Competitions and community rides
It probably started with Breaking Away, that Oscar gem of a movie in 1980. Bicycle racing was cool again, the most cool it had been in almost a century. Then fashion designers adapted the style of cycling clothes for street wear, the 7-Eleven team was the first American team to compete in the Tour de France and the 1984 Olympics in Los Angeles gave the U.S. National Cycling Team a venue to display its newfound contention for medals, winning multiple gold, silver and bronze.
It was in this climate of renewed appreciation for the sport that the Major Taylor Velodrome in Indianapolis opened its gates in 1982 for the National Sports Festival. The state-of the-art, 333-meter velodrome at 3649 Cold Spring Road was precisely engineered with banked turns of 28 degrees, and quickly became a hot bed for track cycling in the United States.
Indianapolis has a rich history of velodrome racing dating back to the 1890s. Arthur Newby, who also built the Indianapolis Motor Speedway, constructed the Newby Oval, a quarter-mile, pine bicycle track with seating for 20,000 spectators. It was here that a young African-American athlete set a track record for the mile and was then banned from the velodrome. Marshall “Major” Taylor went on to become renowned as the fastest rider in the world despite great odds and overt racism.
This Friday night, June 29, the Major Taylor Velodrome celebrates its 25th anniversary in the best way it knows how: high-speed track racing on fixed-gear bikes with no brakes. Racing begins at 7:30 p.m. and admission for spectators is free.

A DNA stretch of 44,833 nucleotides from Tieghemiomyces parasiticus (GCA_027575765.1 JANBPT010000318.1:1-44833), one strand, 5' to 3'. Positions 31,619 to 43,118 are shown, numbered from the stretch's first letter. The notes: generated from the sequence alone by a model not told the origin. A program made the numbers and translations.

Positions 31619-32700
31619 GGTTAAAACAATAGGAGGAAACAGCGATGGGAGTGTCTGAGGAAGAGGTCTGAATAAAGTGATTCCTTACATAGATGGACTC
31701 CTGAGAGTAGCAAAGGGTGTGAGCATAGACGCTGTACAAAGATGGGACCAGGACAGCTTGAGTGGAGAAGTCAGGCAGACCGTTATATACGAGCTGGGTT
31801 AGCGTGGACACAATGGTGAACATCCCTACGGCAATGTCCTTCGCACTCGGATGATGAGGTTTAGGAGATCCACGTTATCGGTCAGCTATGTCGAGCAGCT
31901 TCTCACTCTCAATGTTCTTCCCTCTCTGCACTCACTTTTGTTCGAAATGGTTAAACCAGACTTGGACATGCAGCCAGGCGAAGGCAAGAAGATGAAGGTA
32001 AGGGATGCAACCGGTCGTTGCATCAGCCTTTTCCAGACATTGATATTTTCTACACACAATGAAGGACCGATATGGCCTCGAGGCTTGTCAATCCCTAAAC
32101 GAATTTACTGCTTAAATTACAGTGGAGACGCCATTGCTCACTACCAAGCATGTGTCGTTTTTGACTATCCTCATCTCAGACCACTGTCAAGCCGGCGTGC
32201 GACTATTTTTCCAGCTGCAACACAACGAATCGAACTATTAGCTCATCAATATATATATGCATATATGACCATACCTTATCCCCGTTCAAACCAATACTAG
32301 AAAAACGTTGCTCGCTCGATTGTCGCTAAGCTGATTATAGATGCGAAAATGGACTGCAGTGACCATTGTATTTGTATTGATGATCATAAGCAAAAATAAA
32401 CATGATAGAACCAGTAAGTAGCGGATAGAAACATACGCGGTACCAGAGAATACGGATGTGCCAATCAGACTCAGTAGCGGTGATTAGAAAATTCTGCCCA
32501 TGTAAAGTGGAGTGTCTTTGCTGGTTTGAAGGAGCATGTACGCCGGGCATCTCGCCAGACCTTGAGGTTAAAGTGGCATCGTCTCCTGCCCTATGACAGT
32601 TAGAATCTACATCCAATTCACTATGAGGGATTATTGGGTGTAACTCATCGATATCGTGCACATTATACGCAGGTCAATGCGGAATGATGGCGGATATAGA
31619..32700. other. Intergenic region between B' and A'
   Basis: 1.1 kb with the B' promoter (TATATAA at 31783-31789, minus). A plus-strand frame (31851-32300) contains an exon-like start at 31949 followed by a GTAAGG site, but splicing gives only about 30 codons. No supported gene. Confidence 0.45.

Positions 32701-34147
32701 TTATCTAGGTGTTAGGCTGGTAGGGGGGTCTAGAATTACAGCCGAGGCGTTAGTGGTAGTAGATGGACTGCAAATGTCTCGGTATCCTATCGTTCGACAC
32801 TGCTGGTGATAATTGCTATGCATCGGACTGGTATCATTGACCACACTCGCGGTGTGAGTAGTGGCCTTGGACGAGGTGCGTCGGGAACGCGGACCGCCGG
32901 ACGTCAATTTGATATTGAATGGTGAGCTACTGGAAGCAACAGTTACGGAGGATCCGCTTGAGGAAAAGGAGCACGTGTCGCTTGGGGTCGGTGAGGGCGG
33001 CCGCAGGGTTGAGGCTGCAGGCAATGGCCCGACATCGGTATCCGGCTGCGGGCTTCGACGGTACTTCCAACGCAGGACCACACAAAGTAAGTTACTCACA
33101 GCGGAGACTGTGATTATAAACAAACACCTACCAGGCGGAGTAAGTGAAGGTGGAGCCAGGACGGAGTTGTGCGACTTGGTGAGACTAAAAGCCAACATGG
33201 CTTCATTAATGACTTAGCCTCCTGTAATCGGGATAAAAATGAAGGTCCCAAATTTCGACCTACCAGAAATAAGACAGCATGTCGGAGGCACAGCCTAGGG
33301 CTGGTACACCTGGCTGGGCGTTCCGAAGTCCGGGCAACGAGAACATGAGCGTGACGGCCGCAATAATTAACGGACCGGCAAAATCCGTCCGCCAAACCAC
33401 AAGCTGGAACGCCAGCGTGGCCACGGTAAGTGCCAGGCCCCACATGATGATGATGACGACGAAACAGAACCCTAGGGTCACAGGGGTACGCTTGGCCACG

For more information on the Major Taylor Velodrome and its summer programs for cyclists of all abilities, go to www.majortaylorvelo.com.
NUVO-Cultural Trail Series
The NUVO-Cultural Trail Cycling Team will contribute to the 25th anniversary celebration by kicking off its fifth annual race series at the Major Taylor Velodrome on Friday night, June 29. A 10-mile scratch race will be the feature event of the Hot Summer Nights racing program and officially launch the series. The top 10 racers over the finish line after 10 miles of high-speed track racing will earn points for their respective teams.
The NUVO-Cultural Trail Team Series brings high-quality sanctioned races to the regional calendar every year, and this year is no exception. In addition to the 10-mile scratch, five criteriums are scheduled throughout the summer in Indianapolis, Madison, South Bend, Bloomington and Zionsville. The first criterium in the series is Saturday, June 30, at Eagle Creek Park. The race begins at 1:20 p.m.
Hot Summer Nights racing begins at 7:30 p.m. on Friday. Admission for spectators is free. Only 30 racers will be accepted for the NUVO-Cultural Trail 10-mile race, and they must be licensed as a Category 1, 2 or 3 on the track.
For more information on the NUVO-Cultural Trail Cycling team, go to www.nuvoculturaltrailcycling.com.
The most effervescent celebration of Indy bike culture is the award-winning annual NITE Ride promoted by the Central Indiana Bicycle Coalition.
• The ride is June 30, 11 p.m.
On-site registration is Saturday at the Major Taylor Velodrome from 4 to 10 p.m., and is $27 per person. The NITE Ride races on the velodrome begin at 7 p.m. and admission for spectators is free.
For more information on the NITE Ride go to www.cibaride.org or call 317-767-7765.